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Apple didn’t care about book pricing

Best form of defence

An Apple executive has told a court that Jobs’ Mob did not really give a monkey's if publishers jacked the prices up of their books.

Prosecutors claim that that Apple set up a cartel with publishers to push up the prices of books. But Apple’s Eddy Cue said while he was not surprised when publishers increased prices for new and best-selling titles after Apple entered the e-books market he denied it was Jobs’ Mob’s fault. Cue said that he didn’t raise the prices, the publishers did.

Prosecutors claim that he was the "chief ringleader" of the conspiracy. Cue said that he was under a lot of pressure after former CEO Steve Jobs gave him approval in late 2009 to pursue an iBookstore for the iPad. Cue said he wanted to get the deal done so Jobs could see the iBookstore before he snuffed it. After talking with publishers, Apple instead went with a so-called agency model, in which publishers set the price and Apple received a 30 percent commission on sales.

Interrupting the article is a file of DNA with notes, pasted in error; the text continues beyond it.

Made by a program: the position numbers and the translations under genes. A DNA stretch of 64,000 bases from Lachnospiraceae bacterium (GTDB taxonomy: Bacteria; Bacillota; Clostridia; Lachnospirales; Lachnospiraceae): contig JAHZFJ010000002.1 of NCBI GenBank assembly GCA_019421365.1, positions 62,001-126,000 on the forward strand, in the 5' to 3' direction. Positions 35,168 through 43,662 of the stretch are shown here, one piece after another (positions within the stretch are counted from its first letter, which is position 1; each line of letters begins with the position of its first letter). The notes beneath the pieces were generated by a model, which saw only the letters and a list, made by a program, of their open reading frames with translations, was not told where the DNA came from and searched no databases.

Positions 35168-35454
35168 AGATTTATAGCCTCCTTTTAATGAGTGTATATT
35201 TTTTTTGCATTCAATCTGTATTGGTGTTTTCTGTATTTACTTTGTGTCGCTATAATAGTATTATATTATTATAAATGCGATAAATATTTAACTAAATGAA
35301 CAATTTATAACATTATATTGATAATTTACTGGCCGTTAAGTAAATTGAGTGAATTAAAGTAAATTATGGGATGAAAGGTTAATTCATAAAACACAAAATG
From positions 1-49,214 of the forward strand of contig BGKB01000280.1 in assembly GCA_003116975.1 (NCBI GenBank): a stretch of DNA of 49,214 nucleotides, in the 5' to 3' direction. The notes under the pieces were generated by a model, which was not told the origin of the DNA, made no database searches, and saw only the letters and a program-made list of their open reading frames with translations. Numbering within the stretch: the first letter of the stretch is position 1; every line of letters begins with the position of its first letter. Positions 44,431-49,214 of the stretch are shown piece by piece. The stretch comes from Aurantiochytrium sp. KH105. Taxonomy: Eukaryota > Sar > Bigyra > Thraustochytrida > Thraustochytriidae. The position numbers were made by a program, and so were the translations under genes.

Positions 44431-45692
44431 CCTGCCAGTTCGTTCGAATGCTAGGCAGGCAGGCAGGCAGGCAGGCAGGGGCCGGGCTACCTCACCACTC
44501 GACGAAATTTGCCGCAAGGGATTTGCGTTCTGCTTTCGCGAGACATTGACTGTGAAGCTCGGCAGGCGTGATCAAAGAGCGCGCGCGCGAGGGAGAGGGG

They then pushed Amazon to also adopt the agency model, which prosecutors claimed Apple encouraged through a contract clause that would allow it to reduce prices on its bookstore if other retailers sold e-books cheaper. But the move caused prices for new and best-selling books to increase, the government contends. Amazon's shift to agency also contributed to its e-books market share falling to 45 percent in 2012, Morgan Stanley said in a February report.

Cue’s argument was that if there was a cartel operating then the publishers would have come up with deals faster and it would have been easier to negotiate.

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